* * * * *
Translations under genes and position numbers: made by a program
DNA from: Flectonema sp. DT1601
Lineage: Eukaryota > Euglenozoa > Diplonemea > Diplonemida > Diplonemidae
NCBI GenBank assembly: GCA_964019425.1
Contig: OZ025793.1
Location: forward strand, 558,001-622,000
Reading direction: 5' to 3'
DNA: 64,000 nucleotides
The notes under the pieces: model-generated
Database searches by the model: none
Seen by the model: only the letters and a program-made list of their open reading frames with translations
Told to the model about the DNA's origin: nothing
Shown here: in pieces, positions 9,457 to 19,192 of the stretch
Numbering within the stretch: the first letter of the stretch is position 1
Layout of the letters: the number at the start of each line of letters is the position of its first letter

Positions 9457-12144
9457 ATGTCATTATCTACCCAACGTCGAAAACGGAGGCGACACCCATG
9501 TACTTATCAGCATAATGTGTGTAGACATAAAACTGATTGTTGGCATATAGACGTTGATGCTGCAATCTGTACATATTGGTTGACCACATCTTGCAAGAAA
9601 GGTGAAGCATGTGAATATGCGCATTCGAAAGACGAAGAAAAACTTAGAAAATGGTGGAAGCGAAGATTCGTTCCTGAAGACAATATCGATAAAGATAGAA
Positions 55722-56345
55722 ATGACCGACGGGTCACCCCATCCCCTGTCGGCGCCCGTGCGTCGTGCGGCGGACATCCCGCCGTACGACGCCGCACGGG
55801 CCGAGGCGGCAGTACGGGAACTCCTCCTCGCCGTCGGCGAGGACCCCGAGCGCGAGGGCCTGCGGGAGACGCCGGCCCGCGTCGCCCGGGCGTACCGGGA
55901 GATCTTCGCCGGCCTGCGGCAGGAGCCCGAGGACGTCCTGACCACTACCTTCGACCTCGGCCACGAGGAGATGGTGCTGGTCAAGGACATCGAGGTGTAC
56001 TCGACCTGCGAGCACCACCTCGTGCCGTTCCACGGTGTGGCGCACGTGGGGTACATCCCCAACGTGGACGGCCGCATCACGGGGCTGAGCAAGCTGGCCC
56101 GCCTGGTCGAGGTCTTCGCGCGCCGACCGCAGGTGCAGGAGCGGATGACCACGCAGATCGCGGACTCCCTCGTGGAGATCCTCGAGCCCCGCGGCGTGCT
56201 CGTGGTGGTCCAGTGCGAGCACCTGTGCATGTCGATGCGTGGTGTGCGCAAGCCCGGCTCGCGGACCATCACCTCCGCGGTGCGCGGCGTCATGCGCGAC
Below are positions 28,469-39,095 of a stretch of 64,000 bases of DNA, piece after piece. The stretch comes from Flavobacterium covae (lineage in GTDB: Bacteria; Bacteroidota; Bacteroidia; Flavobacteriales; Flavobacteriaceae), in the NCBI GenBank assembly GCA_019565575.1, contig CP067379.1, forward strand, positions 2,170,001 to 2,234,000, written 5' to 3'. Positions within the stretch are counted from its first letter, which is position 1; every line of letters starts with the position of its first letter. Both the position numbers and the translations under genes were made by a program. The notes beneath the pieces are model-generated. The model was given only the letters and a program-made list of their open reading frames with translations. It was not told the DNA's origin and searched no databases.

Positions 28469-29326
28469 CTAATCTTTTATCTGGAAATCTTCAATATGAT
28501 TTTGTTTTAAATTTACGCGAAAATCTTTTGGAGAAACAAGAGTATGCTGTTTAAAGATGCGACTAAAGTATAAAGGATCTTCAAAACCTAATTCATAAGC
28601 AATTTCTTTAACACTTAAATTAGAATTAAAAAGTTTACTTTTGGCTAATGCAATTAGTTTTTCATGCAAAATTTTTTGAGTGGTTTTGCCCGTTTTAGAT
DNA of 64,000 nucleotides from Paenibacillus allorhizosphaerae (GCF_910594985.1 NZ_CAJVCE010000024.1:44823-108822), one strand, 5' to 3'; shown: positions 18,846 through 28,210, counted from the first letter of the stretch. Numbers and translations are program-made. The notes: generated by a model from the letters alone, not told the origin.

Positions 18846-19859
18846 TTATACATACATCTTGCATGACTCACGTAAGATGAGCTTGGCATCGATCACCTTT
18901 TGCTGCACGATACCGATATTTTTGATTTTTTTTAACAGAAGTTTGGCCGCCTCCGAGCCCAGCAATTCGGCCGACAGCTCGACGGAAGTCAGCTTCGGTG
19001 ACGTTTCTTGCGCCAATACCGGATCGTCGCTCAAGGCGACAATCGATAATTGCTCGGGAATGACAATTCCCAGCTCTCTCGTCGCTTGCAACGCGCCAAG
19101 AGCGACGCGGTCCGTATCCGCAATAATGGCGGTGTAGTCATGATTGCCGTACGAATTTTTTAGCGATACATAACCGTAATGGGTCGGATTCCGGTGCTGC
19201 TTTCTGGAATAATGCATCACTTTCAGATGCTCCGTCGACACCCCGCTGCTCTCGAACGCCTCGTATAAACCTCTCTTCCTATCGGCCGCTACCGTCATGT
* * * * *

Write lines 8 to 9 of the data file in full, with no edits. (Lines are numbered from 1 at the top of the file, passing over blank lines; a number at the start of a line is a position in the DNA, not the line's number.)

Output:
DNA: 64,000 nucleotides
The notes under the pieces: model-generated